The aim of this reflective essay is to evaluate my professional development whilst undertaking the role of the Developing Intra-Operative Practitioner/ Advanced Scrub Practitioner (ASP). Using a reflective model I want to see how my new role affects me as an Operating Department Practitioner (ODP) and any legal implications it has for me as an employee. For this assignment I have decided to use the Gibbs (1988) date model of reflection and will base the assignment on prevention of Surgical Site Infection (SSI) in relation to the operative procedure of a total hip replacement.
The Perioperative Care Collaborative (PCC) defines the ASP role “as the role undertaken by a registered perioperative practitioner providing competent and skilled assistance under the direct supervision of the operating surgeon while not performing any form of surgical intervention”, (2007, Role & responsibilities of the Advanced Scrub Practitioner).
(Deighton, 2007) describes the ASP role being performed by junior doctors. With the introduction of the European Working Time Regulations (EWTR) for junior doctors, it has been necessary for other healthcare professionals to take the lead on this role. From 2004 junior doctors in the National Health Service (NHS) were included in the EWTR, reducing their working hours to a maximum of 56hrs/wk initially, then down to 48hrs/wk in 2009. This has reduced their ability to assist the surgeon in theatre.
The PCC recommends that a registered practitioner performing the ASP role must be a member of the surgical team, with a clearly defined role and job description. They should not ‘double hat-ted’ and be performing the job of the scrubbed assistant. If an employer wishes dual role to be performed the relevant policy statement and risk assessment need to be completed to ensure patient safety. This will certainly be sometimes the military need to investigate this, with the ODP’s on Operational tour being expected to extend their role. Any of these changes or extension to roles effects vicarious liability and so need to be documented in roles and responsibilities of the practitioner.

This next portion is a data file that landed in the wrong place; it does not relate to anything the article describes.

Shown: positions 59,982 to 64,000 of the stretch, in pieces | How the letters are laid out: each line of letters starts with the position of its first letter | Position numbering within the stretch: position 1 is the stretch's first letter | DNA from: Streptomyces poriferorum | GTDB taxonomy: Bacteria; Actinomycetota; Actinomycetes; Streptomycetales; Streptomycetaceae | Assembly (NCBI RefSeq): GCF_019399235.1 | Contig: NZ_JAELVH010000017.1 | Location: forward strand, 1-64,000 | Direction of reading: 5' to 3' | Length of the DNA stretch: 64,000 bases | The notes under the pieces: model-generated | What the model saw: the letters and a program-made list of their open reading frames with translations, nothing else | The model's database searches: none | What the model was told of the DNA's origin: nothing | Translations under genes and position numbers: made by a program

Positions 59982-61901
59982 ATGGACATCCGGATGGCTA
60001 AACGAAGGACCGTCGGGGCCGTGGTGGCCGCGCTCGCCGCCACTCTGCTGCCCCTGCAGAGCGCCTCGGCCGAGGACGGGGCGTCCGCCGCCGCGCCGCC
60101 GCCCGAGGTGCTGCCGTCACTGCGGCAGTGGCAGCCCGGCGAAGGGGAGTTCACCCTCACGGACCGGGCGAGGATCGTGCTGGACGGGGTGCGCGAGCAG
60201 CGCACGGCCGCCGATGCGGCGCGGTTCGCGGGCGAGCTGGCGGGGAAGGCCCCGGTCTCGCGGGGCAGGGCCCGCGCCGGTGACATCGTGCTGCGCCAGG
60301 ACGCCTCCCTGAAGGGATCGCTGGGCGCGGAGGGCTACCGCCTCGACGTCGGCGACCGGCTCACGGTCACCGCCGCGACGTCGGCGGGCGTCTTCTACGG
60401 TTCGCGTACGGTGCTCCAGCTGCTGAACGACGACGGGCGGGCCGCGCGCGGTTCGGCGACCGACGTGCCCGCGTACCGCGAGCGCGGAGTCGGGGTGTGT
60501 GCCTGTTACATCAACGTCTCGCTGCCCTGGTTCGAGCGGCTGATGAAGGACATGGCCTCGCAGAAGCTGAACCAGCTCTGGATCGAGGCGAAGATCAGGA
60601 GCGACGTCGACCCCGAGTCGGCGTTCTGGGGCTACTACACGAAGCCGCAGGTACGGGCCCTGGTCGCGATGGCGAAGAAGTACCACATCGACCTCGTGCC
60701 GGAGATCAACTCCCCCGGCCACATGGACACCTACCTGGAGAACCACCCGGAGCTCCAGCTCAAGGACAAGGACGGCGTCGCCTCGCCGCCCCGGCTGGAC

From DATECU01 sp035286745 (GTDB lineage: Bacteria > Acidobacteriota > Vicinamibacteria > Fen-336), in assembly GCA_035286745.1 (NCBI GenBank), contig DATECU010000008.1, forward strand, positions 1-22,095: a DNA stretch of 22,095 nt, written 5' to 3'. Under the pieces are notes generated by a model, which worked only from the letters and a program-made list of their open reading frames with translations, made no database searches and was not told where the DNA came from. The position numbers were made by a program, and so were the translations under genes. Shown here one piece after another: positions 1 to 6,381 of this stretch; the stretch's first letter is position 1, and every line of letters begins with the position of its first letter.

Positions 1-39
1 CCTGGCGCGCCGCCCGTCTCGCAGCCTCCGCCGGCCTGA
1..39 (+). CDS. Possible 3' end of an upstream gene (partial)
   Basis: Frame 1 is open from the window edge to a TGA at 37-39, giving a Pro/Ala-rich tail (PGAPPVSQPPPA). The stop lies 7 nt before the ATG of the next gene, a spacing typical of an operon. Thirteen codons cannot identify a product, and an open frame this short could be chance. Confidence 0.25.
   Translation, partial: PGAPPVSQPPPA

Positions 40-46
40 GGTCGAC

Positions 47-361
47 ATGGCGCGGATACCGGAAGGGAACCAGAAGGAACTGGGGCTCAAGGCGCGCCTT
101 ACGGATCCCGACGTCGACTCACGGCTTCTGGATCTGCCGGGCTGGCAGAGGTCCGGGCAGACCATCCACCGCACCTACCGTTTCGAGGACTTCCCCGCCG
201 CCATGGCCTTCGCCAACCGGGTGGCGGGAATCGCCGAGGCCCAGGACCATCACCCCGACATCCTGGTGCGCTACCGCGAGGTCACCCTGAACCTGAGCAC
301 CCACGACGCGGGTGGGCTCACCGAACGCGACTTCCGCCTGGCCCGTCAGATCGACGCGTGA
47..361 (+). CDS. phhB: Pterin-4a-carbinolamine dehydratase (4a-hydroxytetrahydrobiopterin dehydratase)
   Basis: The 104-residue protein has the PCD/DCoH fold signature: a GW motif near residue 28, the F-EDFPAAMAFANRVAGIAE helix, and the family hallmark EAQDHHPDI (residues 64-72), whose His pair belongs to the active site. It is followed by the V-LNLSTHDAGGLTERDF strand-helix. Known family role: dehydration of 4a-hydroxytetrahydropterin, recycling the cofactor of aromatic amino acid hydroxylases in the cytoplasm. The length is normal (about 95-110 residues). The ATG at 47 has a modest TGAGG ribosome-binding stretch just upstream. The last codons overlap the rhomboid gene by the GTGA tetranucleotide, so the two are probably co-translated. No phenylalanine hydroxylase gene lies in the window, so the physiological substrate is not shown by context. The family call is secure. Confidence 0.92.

Vicarious liability is where an employer is liable for an employees’ actions. The employer will be liable for acts and omissions of the employee during the “course of their employment”. Therefore if new roles of the practitioner are not covered in their job description they could be held accountable under common law for any damage to the patient.
As well as PCC guidelines I need to adhere to the Health Professionals council ‘code of conduct’ and ‘scope of practice’ for ODP’s. This states that my scope of practice is in the areas of my profession in which I have the knowledge, skills and experience to practise safely and effectively, to meet standards and ensure that I do not put anybody at risk. Undertaking the ASP training is extending my scope of practice and so I need to use personal judgement to ensure I am competent to complete the training and gain the relevant experience. This then negates any professional conflicts of interest. The Royal College of Nursing (RCN, 2007) defines competence as “processing the skills and abilities required for lawful, safe and effective professional practice without direct supervision”.
Reflection (Bolton 2010) is described as an “in-depth consideration of events or situations, the people involved, what they experienced and how they felt about it. It is an ongoing practice and can enable practitioners to learn from experience. It can also enable the practitioner to find out the following: * What you know, but do not know you know.
* What you do not know and want to know.
* What you think, feel, believe, value, and understand about your role and boundaries.
* How your actions match up with what you believe.
* How to value and take into account personal feelings.
Reflection is a dynamic and ongoing...